The Personal Protective Equipment category III (equipment for protection against mortal danger) within the CE marking requirements, is subject to more rigorous controls than most other products, where class I and II can be looked at in some circumstances as self certification. Class III needs to be tested by an independent test house and cannot be self certified as fit for purpose. It is therefore essential to ensure that the marking is for goods appropriate for the intended use.
While industry best practise advice is that the three individual components of personal fall arrest equipment will only provide protection from a fall when used properly in conjunction with each other, there is no requirement for them to be tested together to receive a CE marking. This means that while they have a CE marking as an individual piece of equipment, as a trio they could fail. We have experienced this in our tests, where one harness failed, with the dummy falling straight to the floor.
Where any system is constructed with the sole purpose of protecting a human body, it is vital that the system in full is tested in such a way to replicate its intended use. As the harness forms a vital element of the rail system it should not be excluded from the CE testing procedure, as it would be if current (and withdrawn) standards are followed.
A steel mass cannot provide a realistic interpretation of how a human body responds while experiencing a fall scenario. The interaction of the harness itself with the body during an arrest is overlooked within current RFU testing methods. The only way a system should be tested to ensure human survival is as a complete assembly, with replication of the human form to analyse the performance of the fall arrest system.
For the reasons of brand protection and product safety assurance, both manufacturers and operators are therefore continuing to ask NEL to test equipment using test methods based on the old BS 5062 standard which used an ATD, to safeguard that it does not fail or contribute to a death.
To gain a better understanding on the effectiveness of any future test standard, NEL has now been commissioned by the BSIF (British Safety Industry Federation) Height Safety Group to carry out comparison tests on a series of fall arrest systems using ATDs and steel masses. This will assess whether the steel weight tests can simulate the fall of a worker from a fixed ladder, particularly the falling backwards motion that results when both handholds are lost, and whether the tests are capable of detecting product design deficiencies which are capable of having an adverse affect on fall arrest performance.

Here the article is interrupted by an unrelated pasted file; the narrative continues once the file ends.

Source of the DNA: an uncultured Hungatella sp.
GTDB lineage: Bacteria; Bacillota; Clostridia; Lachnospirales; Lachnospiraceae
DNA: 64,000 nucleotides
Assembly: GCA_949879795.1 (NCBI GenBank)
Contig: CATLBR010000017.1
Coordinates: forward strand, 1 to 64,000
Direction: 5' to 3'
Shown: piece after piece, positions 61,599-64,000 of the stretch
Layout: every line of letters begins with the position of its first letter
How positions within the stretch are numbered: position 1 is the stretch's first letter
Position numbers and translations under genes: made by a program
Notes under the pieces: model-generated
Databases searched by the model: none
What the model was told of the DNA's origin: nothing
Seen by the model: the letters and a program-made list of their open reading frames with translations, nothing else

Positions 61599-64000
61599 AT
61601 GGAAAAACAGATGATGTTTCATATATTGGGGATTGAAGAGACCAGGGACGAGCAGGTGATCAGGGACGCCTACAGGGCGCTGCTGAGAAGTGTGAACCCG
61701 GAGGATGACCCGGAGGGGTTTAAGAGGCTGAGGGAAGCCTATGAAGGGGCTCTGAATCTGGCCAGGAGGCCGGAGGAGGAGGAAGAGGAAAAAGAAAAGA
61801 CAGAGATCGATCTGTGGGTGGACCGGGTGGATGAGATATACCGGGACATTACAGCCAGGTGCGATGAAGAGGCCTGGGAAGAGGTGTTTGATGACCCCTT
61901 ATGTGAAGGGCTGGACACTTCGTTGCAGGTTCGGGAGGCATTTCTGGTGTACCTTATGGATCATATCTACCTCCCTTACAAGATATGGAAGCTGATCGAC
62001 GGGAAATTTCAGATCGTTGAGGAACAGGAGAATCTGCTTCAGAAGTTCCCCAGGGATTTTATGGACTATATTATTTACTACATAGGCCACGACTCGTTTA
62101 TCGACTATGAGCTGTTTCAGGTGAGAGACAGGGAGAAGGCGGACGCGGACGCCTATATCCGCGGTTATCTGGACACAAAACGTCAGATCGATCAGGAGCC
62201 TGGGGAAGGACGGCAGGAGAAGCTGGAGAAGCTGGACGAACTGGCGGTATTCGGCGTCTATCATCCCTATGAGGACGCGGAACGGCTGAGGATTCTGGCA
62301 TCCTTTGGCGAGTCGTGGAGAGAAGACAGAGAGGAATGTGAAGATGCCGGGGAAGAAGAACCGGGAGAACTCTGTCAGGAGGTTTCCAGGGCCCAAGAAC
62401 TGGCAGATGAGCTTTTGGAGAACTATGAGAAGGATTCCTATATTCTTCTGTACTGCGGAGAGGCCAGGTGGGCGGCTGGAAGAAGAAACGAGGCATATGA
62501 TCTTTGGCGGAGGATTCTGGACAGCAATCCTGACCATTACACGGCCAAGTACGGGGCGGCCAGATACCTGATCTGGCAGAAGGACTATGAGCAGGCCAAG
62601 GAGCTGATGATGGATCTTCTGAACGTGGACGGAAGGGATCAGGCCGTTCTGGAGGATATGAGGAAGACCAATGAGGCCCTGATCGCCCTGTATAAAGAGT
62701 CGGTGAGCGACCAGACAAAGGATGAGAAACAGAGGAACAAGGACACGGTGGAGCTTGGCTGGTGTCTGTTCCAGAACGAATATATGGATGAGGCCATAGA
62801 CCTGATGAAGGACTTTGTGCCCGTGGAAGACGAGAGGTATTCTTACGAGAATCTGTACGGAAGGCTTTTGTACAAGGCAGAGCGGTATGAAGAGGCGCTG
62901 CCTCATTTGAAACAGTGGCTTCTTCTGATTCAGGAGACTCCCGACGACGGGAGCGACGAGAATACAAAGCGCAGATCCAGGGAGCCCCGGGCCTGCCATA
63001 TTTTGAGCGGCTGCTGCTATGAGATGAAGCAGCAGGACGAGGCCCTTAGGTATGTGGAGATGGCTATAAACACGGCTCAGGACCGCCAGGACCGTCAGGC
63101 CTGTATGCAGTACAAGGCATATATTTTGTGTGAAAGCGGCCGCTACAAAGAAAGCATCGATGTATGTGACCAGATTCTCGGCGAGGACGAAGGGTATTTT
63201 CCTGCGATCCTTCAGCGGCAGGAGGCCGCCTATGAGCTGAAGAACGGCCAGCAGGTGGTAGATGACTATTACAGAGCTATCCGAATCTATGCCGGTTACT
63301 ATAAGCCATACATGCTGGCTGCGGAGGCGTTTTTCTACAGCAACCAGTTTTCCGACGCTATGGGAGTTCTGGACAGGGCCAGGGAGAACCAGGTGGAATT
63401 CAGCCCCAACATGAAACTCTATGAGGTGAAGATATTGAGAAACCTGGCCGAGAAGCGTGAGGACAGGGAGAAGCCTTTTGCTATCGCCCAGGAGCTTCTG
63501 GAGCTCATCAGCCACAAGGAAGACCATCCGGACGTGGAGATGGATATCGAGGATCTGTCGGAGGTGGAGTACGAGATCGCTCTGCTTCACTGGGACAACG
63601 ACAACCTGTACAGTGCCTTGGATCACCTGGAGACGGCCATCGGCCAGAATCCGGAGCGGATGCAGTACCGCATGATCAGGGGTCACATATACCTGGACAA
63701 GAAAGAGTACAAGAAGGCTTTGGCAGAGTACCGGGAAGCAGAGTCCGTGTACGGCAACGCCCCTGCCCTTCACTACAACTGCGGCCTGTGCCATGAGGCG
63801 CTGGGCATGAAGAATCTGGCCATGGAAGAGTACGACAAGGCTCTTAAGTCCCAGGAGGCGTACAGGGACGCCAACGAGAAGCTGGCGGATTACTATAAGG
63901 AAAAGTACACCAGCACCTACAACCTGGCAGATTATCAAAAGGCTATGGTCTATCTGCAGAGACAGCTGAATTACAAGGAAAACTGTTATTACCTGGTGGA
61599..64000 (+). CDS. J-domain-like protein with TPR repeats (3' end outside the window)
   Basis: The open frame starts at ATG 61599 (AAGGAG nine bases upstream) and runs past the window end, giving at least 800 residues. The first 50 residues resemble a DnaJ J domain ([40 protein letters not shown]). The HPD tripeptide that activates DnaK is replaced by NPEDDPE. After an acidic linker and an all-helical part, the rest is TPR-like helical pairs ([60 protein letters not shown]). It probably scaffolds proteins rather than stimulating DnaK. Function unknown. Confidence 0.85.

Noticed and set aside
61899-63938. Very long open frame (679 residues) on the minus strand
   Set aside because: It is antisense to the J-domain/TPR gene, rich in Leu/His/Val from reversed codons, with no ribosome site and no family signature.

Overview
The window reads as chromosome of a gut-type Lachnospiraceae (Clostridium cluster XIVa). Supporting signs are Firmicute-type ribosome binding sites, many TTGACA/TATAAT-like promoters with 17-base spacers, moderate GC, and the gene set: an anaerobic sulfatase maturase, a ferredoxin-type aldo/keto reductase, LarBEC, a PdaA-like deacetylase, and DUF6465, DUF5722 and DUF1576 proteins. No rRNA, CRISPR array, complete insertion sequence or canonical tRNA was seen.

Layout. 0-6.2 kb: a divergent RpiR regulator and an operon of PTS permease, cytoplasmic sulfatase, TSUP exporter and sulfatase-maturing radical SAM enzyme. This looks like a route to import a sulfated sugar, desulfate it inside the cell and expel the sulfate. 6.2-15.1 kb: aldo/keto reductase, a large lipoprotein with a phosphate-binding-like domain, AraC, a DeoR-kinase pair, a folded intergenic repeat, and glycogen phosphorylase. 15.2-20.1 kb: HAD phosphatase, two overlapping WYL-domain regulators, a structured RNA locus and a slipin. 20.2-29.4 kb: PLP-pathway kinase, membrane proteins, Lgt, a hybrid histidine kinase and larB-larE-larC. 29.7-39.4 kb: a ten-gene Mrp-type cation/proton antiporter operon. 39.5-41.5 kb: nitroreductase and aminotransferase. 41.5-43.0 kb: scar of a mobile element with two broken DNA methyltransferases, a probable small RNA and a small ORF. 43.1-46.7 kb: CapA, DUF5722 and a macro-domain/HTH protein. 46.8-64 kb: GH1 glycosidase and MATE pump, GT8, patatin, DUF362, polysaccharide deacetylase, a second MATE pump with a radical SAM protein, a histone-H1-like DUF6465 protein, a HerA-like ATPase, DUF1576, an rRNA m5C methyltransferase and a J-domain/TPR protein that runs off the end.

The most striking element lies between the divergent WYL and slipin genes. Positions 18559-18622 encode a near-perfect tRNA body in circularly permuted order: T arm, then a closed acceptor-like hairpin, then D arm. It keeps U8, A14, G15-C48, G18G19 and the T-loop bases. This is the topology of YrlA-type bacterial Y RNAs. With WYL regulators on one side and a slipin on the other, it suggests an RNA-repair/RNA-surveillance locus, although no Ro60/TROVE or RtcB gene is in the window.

Both of these aspects are covered by testing which uses an ATD. From previous test results, steel masses cannot demonstrate the interaction between the human body and the harness. The present method of testing a harness involves the use of a stub limb dummy, which, although it covers most aspects, fails to provide indication that harness slippage could potentially strike or garrotte the user at point of arrest. Should an ATD be used and harness slippage occurs, it will highlight potential life threatening results that are currently overlooked by existing test practises.
As a harmonised standard, the rules dictate that CEN must develop a replacement standard within 12 months, but as the members of the technical committee leading this are in complete disagreement over what tests should be used, this hasn’t happened and it is unlikely to for the foreseeable future.
When a new standard is finally agreed, despite the evidence, it seems unlikely that ATDs will be required. The proposed RFU sheet issued by the technical working groups seeks to emulate ATD testing methodology with the substitution of steel masses over ATDs.
When it comes to life saving fall arrest equipment, we want CEN to adjust its focus from easing trade barriers to the safety of workers. Within the industry it is hard to see a way out of this impasse; meanwhile, people run the risk of being seriously or fatally injured.
Looking at other industries that involve a human interaction system, such as car designers, the amount of testing and research performed using lifelike ATDs is overwhelming in comparison to the testing methods proposed for a system that is designed solely to save lives.
Published: 21st Jan 2013 in Health and Safety International